His astounding abilities didn’t even garner him the “free ride" to college that’s become the norm with the prominent athletes of today in the megalodon that is American collegiate athletics. He did not have a scholarship. Nope, Jesse Owens had to work while in school to cover his costs all while training to shatter world records.
And that he did. During a 1935 track meeting in Ann Arbor, Michigan, Jesse Owens would make an name for himself. In less than an hour the 22 year old unleashed his talents and exploded out the blocks en rout to setting the three world records and equaling a fourth. He was tied for the world’s fastest man running 100 yards in 9.4 seconds. He set world records for the 220 yard low hurdles event, the 220 yard sprint, and the long jump. It was not only one of the greatest athletic feats for an African American at the time, it was one of the greatest on Earth in that era!
If that wasn’t enough, he would put on a repeat performance a year later at the 1936 Olympics. The games were hosted in Berlin that year and a Nazi Germany was dealing with it’s own sickening racist ideology. It’s understood the leadership of the nation at the time felt their ‘master' race to be superior to others and was anticipating the games would serve as means of demonstrating to the world their perceived superiority.
Truth has a way of ridiculing perception. Representing the United States (and by implication the African American race), Jesse was blessed to live up to the moment and channel perseverance developed through decades of training in spite of the abusive racist practices of his day. Jesse Owens collected a whopping four gold medals throughout the Games of the XI Olympiad!
He won a gold medal for the long jump, 4×100 Meter relay, 200 meter and 100 meter dash. This cemented him as the fastest man and highest jumping man alive of his day and through a monkey wrench of gargantuan proportions onto the dangerous and repulsive racist ideology of the (any) master race. Unfortunately, this thinking is so deeply rooted it didn’t immediately change things back at home.
"[The German Chancellor] didn’t snub me—it was our [U.S.] president who snubbed me. The president didn’t even send me a telegram."- Jesse Owens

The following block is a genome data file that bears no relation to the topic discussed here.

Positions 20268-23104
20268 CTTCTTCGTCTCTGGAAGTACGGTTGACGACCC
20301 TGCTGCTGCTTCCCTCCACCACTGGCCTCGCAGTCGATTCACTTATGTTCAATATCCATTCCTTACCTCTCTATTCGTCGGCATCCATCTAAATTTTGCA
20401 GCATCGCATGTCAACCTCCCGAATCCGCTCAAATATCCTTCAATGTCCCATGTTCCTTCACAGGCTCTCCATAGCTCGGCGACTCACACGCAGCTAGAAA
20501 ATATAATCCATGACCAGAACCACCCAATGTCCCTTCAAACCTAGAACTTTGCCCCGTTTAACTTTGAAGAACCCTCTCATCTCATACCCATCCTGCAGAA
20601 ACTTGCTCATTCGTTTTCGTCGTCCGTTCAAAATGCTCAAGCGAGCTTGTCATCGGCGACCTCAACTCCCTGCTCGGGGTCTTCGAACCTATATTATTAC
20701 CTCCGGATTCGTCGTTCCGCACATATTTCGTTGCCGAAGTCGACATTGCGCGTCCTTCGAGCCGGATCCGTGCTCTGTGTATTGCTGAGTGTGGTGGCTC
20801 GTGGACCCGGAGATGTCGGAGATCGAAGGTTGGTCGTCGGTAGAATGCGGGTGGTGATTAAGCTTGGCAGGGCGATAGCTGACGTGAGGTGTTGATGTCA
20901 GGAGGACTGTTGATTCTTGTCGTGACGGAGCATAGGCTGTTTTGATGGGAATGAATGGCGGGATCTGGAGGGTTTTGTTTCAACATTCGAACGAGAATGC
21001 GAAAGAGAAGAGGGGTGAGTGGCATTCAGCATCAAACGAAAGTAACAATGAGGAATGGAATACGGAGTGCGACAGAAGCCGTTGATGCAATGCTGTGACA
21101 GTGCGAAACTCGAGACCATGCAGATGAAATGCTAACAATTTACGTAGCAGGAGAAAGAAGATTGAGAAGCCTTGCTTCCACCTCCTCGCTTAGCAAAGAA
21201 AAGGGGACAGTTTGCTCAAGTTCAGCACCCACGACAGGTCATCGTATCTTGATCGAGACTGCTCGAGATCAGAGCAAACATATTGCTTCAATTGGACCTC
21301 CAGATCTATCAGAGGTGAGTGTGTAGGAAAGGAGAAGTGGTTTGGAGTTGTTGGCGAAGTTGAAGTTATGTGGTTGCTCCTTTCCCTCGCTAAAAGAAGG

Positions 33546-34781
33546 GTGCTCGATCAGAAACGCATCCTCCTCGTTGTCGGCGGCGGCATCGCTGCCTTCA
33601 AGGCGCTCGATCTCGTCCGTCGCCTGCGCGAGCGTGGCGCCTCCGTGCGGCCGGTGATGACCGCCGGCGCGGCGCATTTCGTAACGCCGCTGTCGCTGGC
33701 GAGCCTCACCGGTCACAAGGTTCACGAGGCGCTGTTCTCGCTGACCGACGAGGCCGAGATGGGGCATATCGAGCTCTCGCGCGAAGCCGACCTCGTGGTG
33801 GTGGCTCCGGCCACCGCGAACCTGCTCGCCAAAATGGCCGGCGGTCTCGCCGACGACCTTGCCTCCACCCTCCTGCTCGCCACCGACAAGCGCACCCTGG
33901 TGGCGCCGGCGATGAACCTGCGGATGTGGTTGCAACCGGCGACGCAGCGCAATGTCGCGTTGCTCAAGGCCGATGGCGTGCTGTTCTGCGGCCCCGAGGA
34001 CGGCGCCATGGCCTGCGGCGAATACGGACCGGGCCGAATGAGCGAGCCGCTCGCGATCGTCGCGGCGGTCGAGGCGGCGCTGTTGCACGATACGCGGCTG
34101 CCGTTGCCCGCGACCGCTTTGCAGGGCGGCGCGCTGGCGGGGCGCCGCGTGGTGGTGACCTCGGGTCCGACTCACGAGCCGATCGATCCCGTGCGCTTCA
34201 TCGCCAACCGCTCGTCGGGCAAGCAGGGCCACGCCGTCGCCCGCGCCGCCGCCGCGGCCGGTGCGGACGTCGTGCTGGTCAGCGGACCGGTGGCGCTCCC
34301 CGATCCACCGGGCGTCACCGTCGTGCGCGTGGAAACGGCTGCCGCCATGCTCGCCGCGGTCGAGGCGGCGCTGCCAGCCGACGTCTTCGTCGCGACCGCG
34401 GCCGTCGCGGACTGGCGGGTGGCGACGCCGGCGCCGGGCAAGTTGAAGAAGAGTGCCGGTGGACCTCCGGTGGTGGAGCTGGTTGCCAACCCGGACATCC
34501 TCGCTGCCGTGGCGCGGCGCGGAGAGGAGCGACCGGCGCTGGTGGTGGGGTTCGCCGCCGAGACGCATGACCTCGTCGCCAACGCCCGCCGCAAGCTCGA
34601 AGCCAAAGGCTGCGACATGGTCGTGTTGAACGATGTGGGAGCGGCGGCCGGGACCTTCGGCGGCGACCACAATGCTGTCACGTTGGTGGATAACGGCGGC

Some took Owen’s performance as proof that African Americans are indeed of a “slave-class" race imbued with “enhanced" physical attributes best suited for hard labor. There were those who went as far as to suggest there was an inherent unfair advantage in allowing them to compete against their white counterparts at the games.
After returning victorious, Jesse Owens and his newly acquired hardware took park in a tinker-tape parade in New York City. At the end of the parade, Owens was still not allowed in the ‘whites’ front entrance of the famed Waldorf Astoria and had to take a back entrance. Because of financial disputes likely fueled by racism in athletic commissions at the time, Owen’s would soon lose his amateur status and ability to compete.
“There was no television, no big advertising, no endorsements then. Not for a black man, anyway.” -Jesse Owens
Although his track career was cut short, Owens maintained his knack for hard work through his career ending up in various posts including serving as a director in the Ford motor company, a cofounder of the short-lived West Coast Negro Baseball League, running instructor for the New York Mets, owner of a Dry Cleaning business, and a US Goodwill ambassador.
So next time you find yourself facing some daunting odds, think of some of these athletes who had to endure the perceptions that they were intellectually diseased or otherwise genetically disqualified by virtue of their race. Of their many great accomplishments, those which don’t end up in the stat sheets, are the tiresome days these young pioneers spent pushing themselves for the love of their craft - which continues to contribute to the advancement of all marginalized peoples by inspiring each subsequent generation.
The next Usain Bolt may expect free room & board on a full athletic scholarship, the life that comes with that, multimillion dollar endorsement deals, the life that comes with that, and (if they’re they’re blessed & dedicated enough) gold medals and world records of their own. They will be best served remembering and embodying the merits of those who paved the way; often fighting and enduring harder trials, and receiving fewer perks & recognition in their day for their efforts.
Whatever it is that makes you rock, keep at it through the rough patches. You never know on which stage the star qualities you’ve developed through perseverance can land you. Today’s fastest man, Jamaica’s Usain Bolt, earned $34.2 million in winnings and endorsements in 2017! You also never know how much your efforts today can benefit those in the distant future. Doubtless , a young Usain Bolt would’ve heard of Jesse Owens monumental achievements and use that as inspiration en route to his own world records.
It’s worth noting, in addition to being among the first African American athletes to reach such historic Olympic success, Jesse Owens also owns the distinction of being the first African American male athlete to have an endorsement deal as he was convinced by Adolf Dassler, founder of Adidas, to wear their sneakers for the 1936 Olympics.
Originally Published In: Freedom Papers